Newlyn Fish Market - boats due to land.

Monday, 8 December 2014

Of Fish & Men

The Boston Globe recently ran this story, "How does the government count the fish?"

The parallels between the fishermen of Maine and those who fish for cod in the North Sea are remarkably similar - only the North Sea is now full of cod.

There are a lot of fish in the sea. How to count them? It is, surprisingly, one of the hottest questions in New England public life these days.

Massachusetts Governor-elect Charlie Baker, concerned about sharp restrictions on cod fishing in the Gulf of Maine, has openly questioned whether the federal government is accurately tallying the iconic species.

“My continued concern about this,” he said recently, “is there’s only one source of truth.”

And aggrieved fishermen, an iconic species of their own, have argued that the abundant catch in their nets this year belies the government’s warnings of a species on the brink of collapse. Scientists and environmentalists have offered broad rebuttals to Baker and the fishermen in the news media, often blaming the problem on decades of overfishing. But there has been little detailed discussion of how the federal government actually counts fish and how reliable its numbers are.

View Gallery Photos: Gloucester cod fishermen Gloucester is home to fishermen who catch cod and other fish. Baker questions findings on fishing limits Gloucester looks to balance fishing with tourism

The decades-old count, it turns out, is a sprawling effort, overseen by the National Oceanic and Atmospheric Administration’s Northeast Fisheries Science Center, based in Woods Hole.

Observers on fishermen’s boats track what they are catching and where. Analysts pore over catch data filed by dealers at the dock. And samplers at ports inspect a fish ear structure known as the otolith whose calcified rings reveal the age of a fish — just as tree rings show the age of a tree. Age is important. Scientists say information on how a particular cohort of fish is faring — 1-year-old summer flounder or 5-year-old cod — says something critical about the long-term health of the population.

The federal government gleans this sort of information not just from the commercial catch, but from a catch of its own. And it is a NOAA boat called the Henry B. Bigelow that trawls for the fish.

The 208-foot vessel, named after the oceanographer who founded the Woods Hole Oceanographic Institution in 1931, conducts two surveys in the Gulf of Maine yearly, one in the spring and one in the fall. A computer program dispatches the Bigelow to 50 to 70 randomly selected spots in the gulf to conduct 20-minute drags with a large net known as an “otter trawl,” held open by steel panels and plastic floats. The net grabs dozens of species of sea life, which scientists weigh, measure, and slice open to determine the fishes’ sex and where they are in the spawning process. All the data go into a complex statistical model. And every few months, NOAA produces a thick, peer-reviewed assessment of one of the species the agency studies — such as Atlantic striped bass, white hake, or cod.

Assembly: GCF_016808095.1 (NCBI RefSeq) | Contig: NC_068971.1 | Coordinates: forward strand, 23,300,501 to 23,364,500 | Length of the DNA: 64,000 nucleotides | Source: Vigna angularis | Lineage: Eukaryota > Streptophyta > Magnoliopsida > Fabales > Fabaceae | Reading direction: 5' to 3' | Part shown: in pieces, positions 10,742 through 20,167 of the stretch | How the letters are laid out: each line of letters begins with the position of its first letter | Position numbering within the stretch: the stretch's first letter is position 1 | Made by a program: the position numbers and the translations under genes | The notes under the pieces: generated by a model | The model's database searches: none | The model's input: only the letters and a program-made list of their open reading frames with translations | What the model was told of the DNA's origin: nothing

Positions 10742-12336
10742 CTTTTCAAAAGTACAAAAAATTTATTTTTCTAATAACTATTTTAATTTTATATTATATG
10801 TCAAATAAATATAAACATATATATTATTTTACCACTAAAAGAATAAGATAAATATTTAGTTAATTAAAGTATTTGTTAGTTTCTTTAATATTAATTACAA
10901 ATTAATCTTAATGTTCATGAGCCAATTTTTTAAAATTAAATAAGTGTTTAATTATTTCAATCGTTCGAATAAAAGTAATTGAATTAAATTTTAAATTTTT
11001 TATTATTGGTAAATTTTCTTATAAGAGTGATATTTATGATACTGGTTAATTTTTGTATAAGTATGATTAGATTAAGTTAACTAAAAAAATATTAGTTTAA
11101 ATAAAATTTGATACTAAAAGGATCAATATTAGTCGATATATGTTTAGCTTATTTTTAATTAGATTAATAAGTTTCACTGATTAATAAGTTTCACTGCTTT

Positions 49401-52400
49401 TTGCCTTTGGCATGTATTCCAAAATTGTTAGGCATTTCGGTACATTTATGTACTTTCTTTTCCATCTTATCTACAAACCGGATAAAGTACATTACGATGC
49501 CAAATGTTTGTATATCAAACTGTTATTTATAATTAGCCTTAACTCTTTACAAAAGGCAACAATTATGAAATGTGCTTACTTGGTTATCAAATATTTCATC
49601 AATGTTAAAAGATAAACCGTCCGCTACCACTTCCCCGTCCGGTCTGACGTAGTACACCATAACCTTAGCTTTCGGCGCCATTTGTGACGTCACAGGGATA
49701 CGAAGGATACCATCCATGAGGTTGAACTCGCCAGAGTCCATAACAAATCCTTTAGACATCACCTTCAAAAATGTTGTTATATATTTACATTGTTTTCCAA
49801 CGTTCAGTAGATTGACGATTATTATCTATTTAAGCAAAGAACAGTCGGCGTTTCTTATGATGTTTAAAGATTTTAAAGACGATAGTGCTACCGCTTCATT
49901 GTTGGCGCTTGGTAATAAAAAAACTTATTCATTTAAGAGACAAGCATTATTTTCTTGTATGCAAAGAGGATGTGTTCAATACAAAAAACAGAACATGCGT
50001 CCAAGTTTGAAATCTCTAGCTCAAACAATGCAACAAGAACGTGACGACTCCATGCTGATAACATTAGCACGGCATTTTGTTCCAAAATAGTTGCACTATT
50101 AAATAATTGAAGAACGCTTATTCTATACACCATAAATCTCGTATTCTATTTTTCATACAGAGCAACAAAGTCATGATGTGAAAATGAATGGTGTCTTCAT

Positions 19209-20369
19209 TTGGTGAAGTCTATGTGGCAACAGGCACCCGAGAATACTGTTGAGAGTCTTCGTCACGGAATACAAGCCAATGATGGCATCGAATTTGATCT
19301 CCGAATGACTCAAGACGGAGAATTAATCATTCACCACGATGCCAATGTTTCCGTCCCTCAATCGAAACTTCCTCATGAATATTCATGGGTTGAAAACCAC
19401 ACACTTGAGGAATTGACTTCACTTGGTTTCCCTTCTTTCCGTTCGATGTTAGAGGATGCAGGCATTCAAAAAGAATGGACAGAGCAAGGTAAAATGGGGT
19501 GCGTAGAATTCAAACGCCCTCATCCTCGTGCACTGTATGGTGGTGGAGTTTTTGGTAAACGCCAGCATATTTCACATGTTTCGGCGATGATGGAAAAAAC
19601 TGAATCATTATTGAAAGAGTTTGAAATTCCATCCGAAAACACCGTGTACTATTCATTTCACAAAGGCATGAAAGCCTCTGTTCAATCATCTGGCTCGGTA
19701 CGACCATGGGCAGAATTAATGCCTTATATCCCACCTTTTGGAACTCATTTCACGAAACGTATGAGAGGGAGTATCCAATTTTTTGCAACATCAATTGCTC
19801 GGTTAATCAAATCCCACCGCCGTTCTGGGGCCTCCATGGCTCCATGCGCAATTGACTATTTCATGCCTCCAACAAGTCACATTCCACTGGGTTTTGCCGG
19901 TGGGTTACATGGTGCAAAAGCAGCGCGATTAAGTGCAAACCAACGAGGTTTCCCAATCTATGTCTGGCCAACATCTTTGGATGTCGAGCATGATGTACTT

The latest cod assessment, released last month, was stark. It found the species has dwindled to between 3 and 4 percent of what it would take to sustain a healthy population. And last week, federal officials responded with what amounted to a six-month ban on cod fishing in the gulf. This week, the New England Fishery Management Council took a big step toward more permanent reductions on cod, slashing already puny annual catch limits by 75 percent for the next fishing season, which starts in May.

Gloucester fisherman Al Cottone, who has been on the water full-time for 31 years, said the cuts don’t match up with what fishermen have found in the gulf this year — a bumper crop of cod. And part of the problem, he said, is that the Bigelow is not going where the fish are. “They pick random spots,” he said. “And where they’re going, there are no fishermen there. What does that tell you?”

Most scientists dismiss the argument. They say cod congregate. Finding their gathering points, they said, is a sign of a good fisherman, not a healthy stock.

But Steven Cadrin, an associate professor of fisheries oceanography at the University of Massachusetts Dartmouth, said NOAA would benefit from more data collected aboard fishermen’s boats — and more data in general. Conducting a watery census over 20,255 square miles on a limited budget is no easy endeavor, observers said. And with less-than-trustworthy numbers, Cadrin argued, the government is ill-equipped to make fine-tuned decisions on how many metric tons of a given fish — 200? 500? — the fishing fleet should be able to pull from the water per year. “I think in the context of this uncertainty, it’s very safe to say that more information and more investment would help produce better science for management of fisheries,” Cadrin said.